Key Messenger

A critical eye on communication, by Tom Poldre

ASEAN Economic Integration: Corporate Brand Implications

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The final installment in a series of excerpts from an article I co-authored with Patrick Rekart at Black Inc Group, for the January 2015 edition of the Thai-American Business magazine.

Famed marketing guru Peter Drucker once stated that “Culture eats strategy for breakfast” in the context of organizational culture, but clearly the observation has relevance in the regional context as companies continue to broaden and deepen participation across the ASEAN cultural mosaic.

In terms of corporate communication and brand marketing, we all know that new levels of regional integration will introduce “Thai-family” and Thai-based corporations – many of them multinationals – to a range of new audiences.

Insightful marketers know better than to see these audiences as one homogenous group of consumers, B-to-B customers, or business partners, and will quickly adopt new, highly targeted ways of identifying discrete market segments and deploying communication strategies specific to each.

Yes there will obviously be country-specific strategies, but new models of “cultural segmentation”, transcending national boundaries, will reflect a keen awareness and understanding of indigenous ethnic and national identities.

A potential partner or prospect might self-identify as Malaysian, for example, but are they the twenty-six percent of that population who consider themselves Chinese, the fifty-three percent who are Malay, or the eight percent who are Indian? Consider the fact that the Vietnamese government recognizes fifty-four distinct ethnic groups. The AEC presents a rich ethno-cultural prism (actually, a kaleidoscope) through which to view the regional marketplace, and corporations must insist that their agencies and planners reflect these cultural segments in their outreach strategies.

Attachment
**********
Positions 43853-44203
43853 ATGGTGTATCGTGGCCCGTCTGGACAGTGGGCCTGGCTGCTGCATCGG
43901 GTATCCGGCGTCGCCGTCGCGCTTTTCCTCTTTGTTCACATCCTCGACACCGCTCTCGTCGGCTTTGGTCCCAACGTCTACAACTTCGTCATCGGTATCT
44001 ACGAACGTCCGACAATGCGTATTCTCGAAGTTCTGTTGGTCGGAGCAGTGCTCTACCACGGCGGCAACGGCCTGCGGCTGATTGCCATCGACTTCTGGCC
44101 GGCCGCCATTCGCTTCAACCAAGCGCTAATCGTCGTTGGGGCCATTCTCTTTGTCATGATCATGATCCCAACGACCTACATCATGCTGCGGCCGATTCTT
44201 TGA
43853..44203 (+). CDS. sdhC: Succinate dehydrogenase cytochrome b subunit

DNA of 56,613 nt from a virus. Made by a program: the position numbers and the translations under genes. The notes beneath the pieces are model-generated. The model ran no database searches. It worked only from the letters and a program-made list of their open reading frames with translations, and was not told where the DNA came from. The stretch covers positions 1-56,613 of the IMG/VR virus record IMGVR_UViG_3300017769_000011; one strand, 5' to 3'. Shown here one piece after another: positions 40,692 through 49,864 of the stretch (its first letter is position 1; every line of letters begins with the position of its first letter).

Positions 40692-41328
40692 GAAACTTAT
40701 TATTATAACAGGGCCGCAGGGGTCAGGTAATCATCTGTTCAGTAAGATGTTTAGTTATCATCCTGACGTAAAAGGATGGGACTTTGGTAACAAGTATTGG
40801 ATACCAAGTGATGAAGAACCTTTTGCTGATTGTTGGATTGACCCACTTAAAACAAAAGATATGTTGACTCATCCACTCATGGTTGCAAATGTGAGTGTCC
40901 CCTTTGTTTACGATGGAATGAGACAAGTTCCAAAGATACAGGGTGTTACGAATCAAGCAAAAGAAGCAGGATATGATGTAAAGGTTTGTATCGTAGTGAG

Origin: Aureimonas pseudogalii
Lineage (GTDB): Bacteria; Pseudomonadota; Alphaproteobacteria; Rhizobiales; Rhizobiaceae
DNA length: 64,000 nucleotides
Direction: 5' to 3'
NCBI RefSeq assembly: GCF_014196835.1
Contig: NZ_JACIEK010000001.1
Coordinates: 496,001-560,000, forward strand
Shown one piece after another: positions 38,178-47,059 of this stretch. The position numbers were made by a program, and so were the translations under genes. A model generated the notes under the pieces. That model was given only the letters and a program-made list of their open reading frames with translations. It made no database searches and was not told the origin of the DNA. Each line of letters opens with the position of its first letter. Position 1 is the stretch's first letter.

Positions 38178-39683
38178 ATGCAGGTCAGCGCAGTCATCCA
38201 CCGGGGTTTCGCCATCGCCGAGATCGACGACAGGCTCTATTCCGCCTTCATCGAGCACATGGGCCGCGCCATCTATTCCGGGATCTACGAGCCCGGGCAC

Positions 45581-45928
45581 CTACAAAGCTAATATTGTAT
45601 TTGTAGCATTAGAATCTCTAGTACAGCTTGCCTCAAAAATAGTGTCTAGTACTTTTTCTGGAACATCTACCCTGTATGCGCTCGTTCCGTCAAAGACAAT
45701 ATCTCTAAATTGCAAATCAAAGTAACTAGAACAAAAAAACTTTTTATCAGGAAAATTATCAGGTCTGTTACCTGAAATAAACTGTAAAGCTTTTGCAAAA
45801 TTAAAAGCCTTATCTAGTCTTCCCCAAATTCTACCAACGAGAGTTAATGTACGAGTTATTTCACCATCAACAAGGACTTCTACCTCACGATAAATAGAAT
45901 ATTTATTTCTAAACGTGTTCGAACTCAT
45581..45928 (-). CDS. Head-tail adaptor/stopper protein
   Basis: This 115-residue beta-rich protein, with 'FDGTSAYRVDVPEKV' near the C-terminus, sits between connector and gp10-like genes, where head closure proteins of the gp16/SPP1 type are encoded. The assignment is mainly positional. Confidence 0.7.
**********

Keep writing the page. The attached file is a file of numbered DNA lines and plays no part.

With new opportunities come new complexities and an enhanced need to understand the nuances of the ASEAN cultural mosaic. Core values serve to unite the members of the AEC, while even the subtle differences between national personas have now been charted and analyzed for greater understanding.

Take this new level of acumen and sensitivity among executives who are “hard wired” with the requisite “soft skills”, equip them with a compelling corporate narrative that conveys differentiation yet familiarity, and the key elements will be in place for cross-cultural comfort in the new pan-ASEAN reality.


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